With this groundswell beneath him, Franken reluctantly agreed to step down. Addressing the senate floor, he said that he’d be resigning in the “coming weeks”. He noted the irony, as any middling comic could, of his leaving office while “a man who has bragged on tape about his history of sexual assault sits in the Oval Office” and a man in Judge Roy Moore who has “repeatedly preyed on young girls” and who now “campaigns for the Senate with the full support of his party”. Touché. Franken’s point is well made, if not belated.


But while Franken succeeded in making this point, he failed elsewhere. Again, as before, he wouldn’t take seriously the charges levied against him. Instead of swallowing hard and admitting his guilt, he tried to distance himself from the accusations. He repeated his earlier defense, almost verbatim, when he said that “Some of the allegations against me are not true…others I remember very differently”. This unseemly combination of pertinacity and amnesia spoiled his “apology”. It turned into an apology in the classical sense, as though he were defending his honor ahead of a hostile court. He tried to dodge responsibility and undercut his culpability. He never did offer an honest, outright apology. He didn’t own up to his misbehavior. Rather, he was indignant when he should’ve been contrite, defensive when he should’ve been penitent. And this, at the end, was a grave injustice to his seven victims.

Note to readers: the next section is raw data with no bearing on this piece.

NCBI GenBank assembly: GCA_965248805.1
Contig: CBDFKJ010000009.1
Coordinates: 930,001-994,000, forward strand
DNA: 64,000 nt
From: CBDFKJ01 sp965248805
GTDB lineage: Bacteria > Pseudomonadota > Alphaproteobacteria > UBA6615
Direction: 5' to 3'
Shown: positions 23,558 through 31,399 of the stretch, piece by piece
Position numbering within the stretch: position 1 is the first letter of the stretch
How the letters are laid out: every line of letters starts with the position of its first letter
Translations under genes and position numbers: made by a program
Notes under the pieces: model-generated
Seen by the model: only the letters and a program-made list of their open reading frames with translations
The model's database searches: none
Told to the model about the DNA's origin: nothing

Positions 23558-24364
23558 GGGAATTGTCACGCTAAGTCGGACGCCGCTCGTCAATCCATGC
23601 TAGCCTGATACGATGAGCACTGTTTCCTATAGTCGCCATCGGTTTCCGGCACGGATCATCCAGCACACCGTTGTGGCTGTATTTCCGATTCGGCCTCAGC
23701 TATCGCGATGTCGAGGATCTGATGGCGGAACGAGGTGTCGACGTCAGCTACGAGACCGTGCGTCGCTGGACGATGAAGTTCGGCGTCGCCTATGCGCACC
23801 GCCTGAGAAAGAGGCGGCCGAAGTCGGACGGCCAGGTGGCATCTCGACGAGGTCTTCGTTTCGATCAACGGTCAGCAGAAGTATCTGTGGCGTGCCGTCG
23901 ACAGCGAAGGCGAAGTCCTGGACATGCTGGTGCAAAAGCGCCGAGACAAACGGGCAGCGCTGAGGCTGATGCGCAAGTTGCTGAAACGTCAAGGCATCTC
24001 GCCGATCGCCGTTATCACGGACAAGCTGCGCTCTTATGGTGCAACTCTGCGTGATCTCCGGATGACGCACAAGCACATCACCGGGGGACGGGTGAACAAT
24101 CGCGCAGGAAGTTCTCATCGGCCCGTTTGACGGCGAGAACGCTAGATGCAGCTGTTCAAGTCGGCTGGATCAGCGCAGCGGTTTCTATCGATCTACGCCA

Had he given a full mea culpa, instead of a weak cup of tea, Franken might’ve left the Democratic Party a martyr. He could’ve turned ignominy into sanctimony. He could’ve become the entire political class’ standard-bearer. He could’ve become the patron saint of fallen philanderers, with stained-glass, shameful eyes looking out for edification. Instead, he was near-sighted—his gaze limited to the moment before him. If he had taken full responsibility for his actions and sided wholeheartedly with his victims, the consequent call for President Trump and Roy Moore’s removal would’ve been strengthened. Sadly, though, misled by his myopia, Franken missed this chance.


As for the Democratic Party, they’re better off without him. The same goes for the Republicans, should they divest from Trump and Moore. No man is above America’s dignity and all should answer for their indiscretions—whether they number one, five, or seven.